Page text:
The Only Sleep Hack That Actually Works

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On average, you sleep 7 hours and 50 minutes per night. Considering that life expectancy for countries in the Western world is about 80 years — you’ll spend 26.6 years of your life asleep.

That’s almost 1/3 of your time on this planet. And yet, we feel tired so often. Just look at the person sitting next to you at the office, on the couch, or at Starbucks.

Sleep plays a big role in our lives — we depend on it. Have you ever had a bad day and said it was because of a lack of sleep? It sucks. That’s why we’re obsessed with sleep hacks and listicles that promise us to sleep like a third grader that has nothing to worry about.

I continuously experiment with things that should improve your life. One of the aspects that I’ve focused on for the past four years is sleep.

Every day, I write down what time I went to sleep and woke up. I also rate my energy level during the day on a 1–10 scale at the end of the day.

On my scale, a 1 means doing absolutely nothing but eating and drinking. A 10 means doing 10 hours of focused work and 2 hours of exercise while traveling to the other side of the world (this almost never happens).

Of course, I miss a day at times. But I have hundreds of entries by now, which helped me to analyze the effect sleep has on my energy level.

What Improves Sleep?

When I started with all of this, I ranked most of my days as a 6 — that means about 4–5 hours of real work, browsing the web, reading news articles, checking my social media accounts, watching TV, hanging out. Pretty average stuff.

I asked myself, “How can I become an 8 every single day?” I’d rather be an 8 every single day than to be a 5 one day, and a 10 the other — consistency is my goal.

An 8 for me means 5–6 hours of productive work, 1–2 hours of exercise, and being in a good mood all day.

I started by doing research on the web. I found dozens of articles with advice that everyone kept repeating. So let’s talk about what DIDN’T have an effect on the quality of my sleep and energy level.

  • “Use a sleep app”— I used Sleep Cycle app to track my sleep. The app works fine and looks nice. But having all this data didn’t help me sleep better.
  • “Read a book”I love books, and I read a lot. If I have to recommend something to do before sleeping this would be it. But reading didn’t always helped me fall asleep. More often than not, I was wide awake after reading an awesome book. Reading is good, but not a game changer.
  • “No screens before bedtime”— I get the whole melatonin thing. But if I want to read a text from my friend at 11.05, I will.
  • “Crack a window”— I live in the city centre. Not a smart idea because of noise polution.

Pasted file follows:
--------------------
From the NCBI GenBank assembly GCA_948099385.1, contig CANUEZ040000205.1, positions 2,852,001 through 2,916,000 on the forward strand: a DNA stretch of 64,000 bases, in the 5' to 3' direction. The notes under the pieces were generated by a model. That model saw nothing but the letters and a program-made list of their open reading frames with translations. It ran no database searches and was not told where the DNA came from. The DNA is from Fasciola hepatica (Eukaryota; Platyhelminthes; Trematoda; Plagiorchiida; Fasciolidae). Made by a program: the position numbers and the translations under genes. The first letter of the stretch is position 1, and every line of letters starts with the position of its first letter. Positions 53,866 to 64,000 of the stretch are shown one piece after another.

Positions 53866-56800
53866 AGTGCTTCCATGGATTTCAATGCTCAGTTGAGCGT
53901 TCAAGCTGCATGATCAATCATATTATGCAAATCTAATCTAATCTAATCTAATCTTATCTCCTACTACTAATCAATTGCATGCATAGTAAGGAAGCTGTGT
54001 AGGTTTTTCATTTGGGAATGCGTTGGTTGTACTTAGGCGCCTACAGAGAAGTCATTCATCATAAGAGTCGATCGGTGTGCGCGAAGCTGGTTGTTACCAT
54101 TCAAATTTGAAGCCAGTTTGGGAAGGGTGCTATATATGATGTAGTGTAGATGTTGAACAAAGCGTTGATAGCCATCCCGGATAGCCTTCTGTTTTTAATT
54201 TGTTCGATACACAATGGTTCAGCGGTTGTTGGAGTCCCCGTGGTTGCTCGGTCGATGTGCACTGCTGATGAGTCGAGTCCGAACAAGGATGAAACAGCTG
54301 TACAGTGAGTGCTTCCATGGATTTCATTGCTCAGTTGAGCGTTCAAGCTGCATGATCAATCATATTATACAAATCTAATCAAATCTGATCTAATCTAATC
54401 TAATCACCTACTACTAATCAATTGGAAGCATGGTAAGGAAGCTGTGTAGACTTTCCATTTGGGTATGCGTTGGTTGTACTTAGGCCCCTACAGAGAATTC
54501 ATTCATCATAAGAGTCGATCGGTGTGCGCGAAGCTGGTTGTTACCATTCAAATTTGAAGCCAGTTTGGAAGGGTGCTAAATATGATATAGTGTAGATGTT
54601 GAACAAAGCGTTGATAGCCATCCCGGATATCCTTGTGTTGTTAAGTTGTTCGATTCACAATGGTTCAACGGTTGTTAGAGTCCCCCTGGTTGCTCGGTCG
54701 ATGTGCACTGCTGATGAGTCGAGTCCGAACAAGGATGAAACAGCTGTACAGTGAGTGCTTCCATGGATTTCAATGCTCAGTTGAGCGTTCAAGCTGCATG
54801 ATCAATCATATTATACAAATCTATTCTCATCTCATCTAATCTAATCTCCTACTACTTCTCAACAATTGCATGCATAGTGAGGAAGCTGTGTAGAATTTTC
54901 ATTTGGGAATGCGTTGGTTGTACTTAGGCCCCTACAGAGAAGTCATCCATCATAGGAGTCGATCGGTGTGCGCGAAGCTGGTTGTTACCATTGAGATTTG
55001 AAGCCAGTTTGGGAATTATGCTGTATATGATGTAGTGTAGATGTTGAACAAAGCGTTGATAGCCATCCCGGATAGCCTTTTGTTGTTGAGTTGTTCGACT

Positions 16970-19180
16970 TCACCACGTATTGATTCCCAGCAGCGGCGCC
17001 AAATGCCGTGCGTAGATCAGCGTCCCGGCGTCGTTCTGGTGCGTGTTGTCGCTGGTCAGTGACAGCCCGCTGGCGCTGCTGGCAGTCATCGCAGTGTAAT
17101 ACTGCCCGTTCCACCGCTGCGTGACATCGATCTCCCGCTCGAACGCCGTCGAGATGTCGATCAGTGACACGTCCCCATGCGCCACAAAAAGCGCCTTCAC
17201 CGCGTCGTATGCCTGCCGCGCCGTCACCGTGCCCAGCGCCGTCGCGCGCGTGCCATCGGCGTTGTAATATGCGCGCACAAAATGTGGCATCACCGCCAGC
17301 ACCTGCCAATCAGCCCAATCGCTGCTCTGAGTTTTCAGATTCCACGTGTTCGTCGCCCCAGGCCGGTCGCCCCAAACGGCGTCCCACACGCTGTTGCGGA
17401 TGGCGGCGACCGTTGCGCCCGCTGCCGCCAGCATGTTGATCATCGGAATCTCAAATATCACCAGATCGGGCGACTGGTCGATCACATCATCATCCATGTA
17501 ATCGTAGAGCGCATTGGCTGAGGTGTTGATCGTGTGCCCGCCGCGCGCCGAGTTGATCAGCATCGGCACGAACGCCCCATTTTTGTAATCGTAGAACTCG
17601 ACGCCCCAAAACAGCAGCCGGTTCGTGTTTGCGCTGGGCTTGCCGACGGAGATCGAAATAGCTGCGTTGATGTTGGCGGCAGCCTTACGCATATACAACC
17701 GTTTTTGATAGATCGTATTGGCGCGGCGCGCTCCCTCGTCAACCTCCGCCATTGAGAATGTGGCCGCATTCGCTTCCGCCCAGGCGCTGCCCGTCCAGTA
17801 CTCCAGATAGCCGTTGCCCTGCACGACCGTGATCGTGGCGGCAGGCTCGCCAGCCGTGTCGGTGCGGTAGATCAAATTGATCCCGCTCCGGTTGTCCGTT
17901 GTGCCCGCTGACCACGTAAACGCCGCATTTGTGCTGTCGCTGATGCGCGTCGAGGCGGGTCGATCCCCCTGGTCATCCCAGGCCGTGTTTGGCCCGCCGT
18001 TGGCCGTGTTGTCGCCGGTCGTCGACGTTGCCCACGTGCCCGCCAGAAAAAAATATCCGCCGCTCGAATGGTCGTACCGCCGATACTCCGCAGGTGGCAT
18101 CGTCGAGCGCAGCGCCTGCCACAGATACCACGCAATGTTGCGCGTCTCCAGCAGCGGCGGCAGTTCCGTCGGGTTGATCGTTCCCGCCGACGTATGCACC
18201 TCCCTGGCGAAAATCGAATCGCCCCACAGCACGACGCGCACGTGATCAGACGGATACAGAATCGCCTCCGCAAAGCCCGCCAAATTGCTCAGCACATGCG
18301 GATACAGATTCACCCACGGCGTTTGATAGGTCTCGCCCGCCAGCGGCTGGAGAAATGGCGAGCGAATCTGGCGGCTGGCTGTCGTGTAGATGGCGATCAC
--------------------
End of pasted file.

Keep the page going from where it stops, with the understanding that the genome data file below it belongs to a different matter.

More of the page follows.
• “Drink herbal tea” — I like tea, especially chamomile, but it had no effect on my sleep whatsoever.
  • “Sleep with a notepad” — Every evening I plan my next day, so this becomes obsolete. I already know what I’m going to do tomorrow, so I don’t have to write down things that keep me up. And when I go to bed, I don’t want to write, I want to sleep.
  • “Have a bath” — I only have a shower.
  • “Change your sheets” — I want to sleep well every day. Do I have to change my sheets every day as well?

STOP WORRYING ABOUT SLEEP!

That’s the only sleep hack that actually worked for me.

I read this sleep hack in How To Stop Worrying And Start Living by Dale Carnegie. A book that was published almost 70 years ago.

You probably know this feeling when you go to bed way too late: “Tomorrow will be tough. I’m only getting 5 hours of sleep.”

Well, you reap what you sow. When you tell yourself you’ll be tired tomorrow, guess what, you’ll yawn all day.

When you change your belief about sleep, you’ll no longer depend on it. We use a lack of sleep as an excuse to be lazy or procrastinate. I bet you’ve done this too: “I’m too tired for X. I’m going to watch Game of Thrones instead.”

The truth is that no one ever died after one bad night of sleep. I’m not an advocate of sleeping less than 7 hours. In fact, research shows it is harmful to your health when you always have a sleep deficiency.

But if you get less sleep every once in a while, it is not the end of the world. If I really can’t sleep, I read a book, or even get out of bed and do something useful with my time until I get tired. You can still be effective if you’ve slept 5 hours one night. Just don’t make it a habit.

Relax Your Mind

Next time you go to bed late because of a party, or you were working on your dream — tell yourself you’ll feel good in the morning.

Since I’ve applied Carnegie’s advice, my energy level is consistently an 8. It still happens that I can’t fall asleep, but I don’t make a big deal out of it — I stop my thoughts about sleep and think about something else.

The point with sleep is not to overthink it. When you stop giving sleep attention, you can focus on what matters — to get some rest so you can wake up full of energy the next day.